Wednesday, August 29, 2012

Revenge or Mercy?

Genesis 42:1-20

Over the next few days, we will read about Joseph's heart.  Up until now, we have been told very little about his feelings, but we will now begin to get a glimpse of his heart.  Imagine how it must have been like to grow up in a family where you knew that your brothers despised you and you were lavished with favoritism from your father.  Imagine getting some dreams from God showing you that you would rise to the top yet your brothers bound you up and sold you to some traders going to Egypt.  Imagine being put into a culture that was so completely different from your own where an elaborate mythology had been created when you knew and worshiped the one true God.  Imagine that because of your brothers' decision to sell you, you ended up being falsely accused and ended up in prison.  Then after many years of being forgotten, your wisdom and godliness was recognized by Pharaoh and you ended up being in charge of the entire country of Egypt.  What a life he lived all by the age of thirty!  Yet, we are never told how often Joseph thought of his family and his home in Canaan.  We will now begin to unravel some of Joseph's feelings; please read Genesis 42:1-20.

This is an interesting twist of events, isn't it?  Who would think that Joseph's life would intersect with his brothers' lives ever again?  This would be the equivalent to someone being sold into modern day slavery today and sent to live in another country that their family never visits and running in to each other there.  Already, we can see God's hand on all of their lives and bringing the family back together.  Notice that we are told that Joseph recognized his brothers immediately but his brothers didn't recognize him.  This really isn't surprising that the brothers didn't recognize Joseph for several reasons.  First, they sold him as a slave - they never expected to see him again.  Second, Joseph was probably unrecognizable with the way the court officials dressed in Egypt.  Third, we are told that his brothers immediately bowed low before him, so they probably didn't get a very good look at Joseph.

How must it have felt for Joseph to see his family again?  Did he notice a difference in their physique as a result of starving from the famine?  We are told that Joseph was harsh with them and accused them of being spies from Canaan.  He told them that he needed to see their other brother to prove that they were not spies and that they would all stay in prison except one brother who would be sent to get his brother.  After three days in prison, we see a slight change and a glimpse of Joseph's mercy.  You can see where Joseph was giving them a hint of who he was by telling them that he was a God-fearing man.  He was also assuring them that no matter how much power he had here on earth, he recognized and worshiped One who was higher above all.  He would do as he says.  But he also changed the story a little and kept only one and sent the rest home to get Benjamin.  He also showed more mercy by telling them that he would send them home with the grain they requested so they could feed their families.  So we can see that even without finishing the story that Joseph was not acting out in revenge, but he was acting in mercy toward his family even though they changed the course of his life.  He wanted to see his entire family.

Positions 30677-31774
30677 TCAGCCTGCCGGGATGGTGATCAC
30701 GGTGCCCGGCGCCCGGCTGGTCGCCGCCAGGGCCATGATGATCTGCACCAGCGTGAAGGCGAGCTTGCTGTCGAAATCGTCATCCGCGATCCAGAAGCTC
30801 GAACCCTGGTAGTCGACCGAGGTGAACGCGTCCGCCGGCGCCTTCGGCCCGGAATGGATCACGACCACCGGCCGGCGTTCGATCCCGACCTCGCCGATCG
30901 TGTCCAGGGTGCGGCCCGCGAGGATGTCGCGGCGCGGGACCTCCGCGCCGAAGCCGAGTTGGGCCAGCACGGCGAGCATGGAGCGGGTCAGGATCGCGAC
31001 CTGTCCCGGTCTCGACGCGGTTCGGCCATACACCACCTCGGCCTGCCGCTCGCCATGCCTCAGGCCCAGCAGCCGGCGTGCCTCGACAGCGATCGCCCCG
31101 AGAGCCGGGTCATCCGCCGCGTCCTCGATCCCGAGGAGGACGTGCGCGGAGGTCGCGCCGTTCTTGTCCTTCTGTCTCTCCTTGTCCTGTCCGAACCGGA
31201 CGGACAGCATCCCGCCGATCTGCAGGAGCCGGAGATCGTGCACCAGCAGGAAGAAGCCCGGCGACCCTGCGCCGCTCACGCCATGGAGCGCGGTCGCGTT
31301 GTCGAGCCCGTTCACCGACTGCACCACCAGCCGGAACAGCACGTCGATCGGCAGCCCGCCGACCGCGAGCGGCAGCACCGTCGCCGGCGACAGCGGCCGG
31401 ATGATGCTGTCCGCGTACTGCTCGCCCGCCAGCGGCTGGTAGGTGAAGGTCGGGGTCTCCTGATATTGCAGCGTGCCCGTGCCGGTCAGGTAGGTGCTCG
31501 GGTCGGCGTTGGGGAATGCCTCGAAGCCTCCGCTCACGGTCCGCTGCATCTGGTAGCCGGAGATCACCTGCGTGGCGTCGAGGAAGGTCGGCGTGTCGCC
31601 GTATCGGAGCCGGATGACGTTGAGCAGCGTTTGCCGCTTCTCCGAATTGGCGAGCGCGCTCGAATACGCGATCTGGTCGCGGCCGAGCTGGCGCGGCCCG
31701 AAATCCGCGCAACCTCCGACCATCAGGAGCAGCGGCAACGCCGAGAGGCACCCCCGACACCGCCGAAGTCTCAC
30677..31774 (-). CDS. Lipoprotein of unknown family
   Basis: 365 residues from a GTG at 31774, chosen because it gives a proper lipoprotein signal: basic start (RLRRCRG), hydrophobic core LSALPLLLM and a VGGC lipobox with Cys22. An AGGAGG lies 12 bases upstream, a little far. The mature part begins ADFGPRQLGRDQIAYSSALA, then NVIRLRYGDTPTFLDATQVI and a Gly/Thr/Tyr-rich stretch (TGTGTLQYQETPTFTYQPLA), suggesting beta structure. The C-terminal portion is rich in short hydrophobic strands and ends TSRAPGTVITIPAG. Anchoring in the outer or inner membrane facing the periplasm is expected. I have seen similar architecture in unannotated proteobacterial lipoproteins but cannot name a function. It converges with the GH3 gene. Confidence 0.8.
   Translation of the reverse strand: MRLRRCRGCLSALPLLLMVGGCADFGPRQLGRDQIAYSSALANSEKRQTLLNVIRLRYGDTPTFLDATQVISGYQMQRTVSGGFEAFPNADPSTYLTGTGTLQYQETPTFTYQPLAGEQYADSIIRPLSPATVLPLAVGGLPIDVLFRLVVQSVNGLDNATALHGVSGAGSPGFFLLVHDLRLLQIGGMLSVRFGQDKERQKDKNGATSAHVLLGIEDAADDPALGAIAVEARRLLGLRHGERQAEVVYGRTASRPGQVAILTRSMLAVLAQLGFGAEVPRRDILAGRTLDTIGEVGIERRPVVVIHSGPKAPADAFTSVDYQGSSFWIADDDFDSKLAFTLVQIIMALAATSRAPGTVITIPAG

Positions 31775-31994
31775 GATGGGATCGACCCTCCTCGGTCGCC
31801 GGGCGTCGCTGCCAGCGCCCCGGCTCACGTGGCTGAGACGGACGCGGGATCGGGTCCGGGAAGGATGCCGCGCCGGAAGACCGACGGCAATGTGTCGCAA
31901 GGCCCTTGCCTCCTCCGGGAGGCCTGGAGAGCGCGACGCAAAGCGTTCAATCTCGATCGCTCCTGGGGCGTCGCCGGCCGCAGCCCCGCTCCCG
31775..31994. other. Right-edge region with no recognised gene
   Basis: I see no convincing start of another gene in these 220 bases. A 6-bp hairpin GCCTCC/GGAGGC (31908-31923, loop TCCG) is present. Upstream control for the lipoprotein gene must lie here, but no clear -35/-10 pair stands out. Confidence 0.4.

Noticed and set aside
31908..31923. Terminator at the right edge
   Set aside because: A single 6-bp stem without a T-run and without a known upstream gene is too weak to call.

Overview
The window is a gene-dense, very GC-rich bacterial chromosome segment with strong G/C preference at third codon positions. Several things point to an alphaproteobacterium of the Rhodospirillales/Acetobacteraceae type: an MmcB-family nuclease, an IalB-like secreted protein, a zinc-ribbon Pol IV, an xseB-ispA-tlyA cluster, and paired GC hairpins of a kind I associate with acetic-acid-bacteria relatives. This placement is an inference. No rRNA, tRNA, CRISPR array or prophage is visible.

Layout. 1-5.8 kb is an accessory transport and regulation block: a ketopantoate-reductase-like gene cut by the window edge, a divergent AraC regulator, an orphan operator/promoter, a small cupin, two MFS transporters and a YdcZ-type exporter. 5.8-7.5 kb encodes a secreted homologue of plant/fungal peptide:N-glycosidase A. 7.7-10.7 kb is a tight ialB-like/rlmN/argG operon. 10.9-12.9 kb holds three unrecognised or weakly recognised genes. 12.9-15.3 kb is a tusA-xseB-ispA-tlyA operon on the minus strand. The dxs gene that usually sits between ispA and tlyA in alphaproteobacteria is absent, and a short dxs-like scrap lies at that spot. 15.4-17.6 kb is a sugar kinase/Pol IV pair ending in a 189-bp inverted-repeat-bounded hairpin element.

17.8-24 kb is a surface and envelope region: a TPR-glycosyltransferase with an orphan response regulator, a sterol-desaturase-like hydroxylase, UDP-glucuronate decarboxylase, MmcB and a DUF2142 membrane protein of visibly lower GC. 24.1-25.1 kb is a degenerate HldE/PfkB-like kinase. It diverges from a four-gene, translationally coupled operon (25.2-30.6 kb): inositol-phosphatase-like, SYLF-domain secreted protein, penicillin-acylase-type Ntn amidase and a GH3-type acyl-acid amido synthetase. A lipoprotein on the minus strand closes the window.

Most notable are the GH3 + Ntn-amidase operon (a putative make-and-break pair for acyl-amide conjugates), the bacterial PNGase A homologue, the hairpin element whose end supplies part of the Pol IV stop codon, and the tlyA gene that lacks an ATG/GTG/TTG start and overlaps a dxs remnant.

We can learn a lot from Joseph's example.  Even with all the horrible things that had happened to him, he was given the opportunity to enact revenge on his brothers.  Instead, we begin to see the incredible work of God in his heart and see mercy.  Mercy is possible when we have Christ in our hearts.  After all, Jesus is the one who showed us the greatest act of mercy this world has ever witnessed.  The desire for revenge only destroys our hearts; however, mercy heals.  When we are having difficulty having the heart of mercy, we can pray and ask God to change our hearts to become merciful.

Do you seek revenge or mercy for those who have hurt you?

This post is linked with Word Filled Wednesday.

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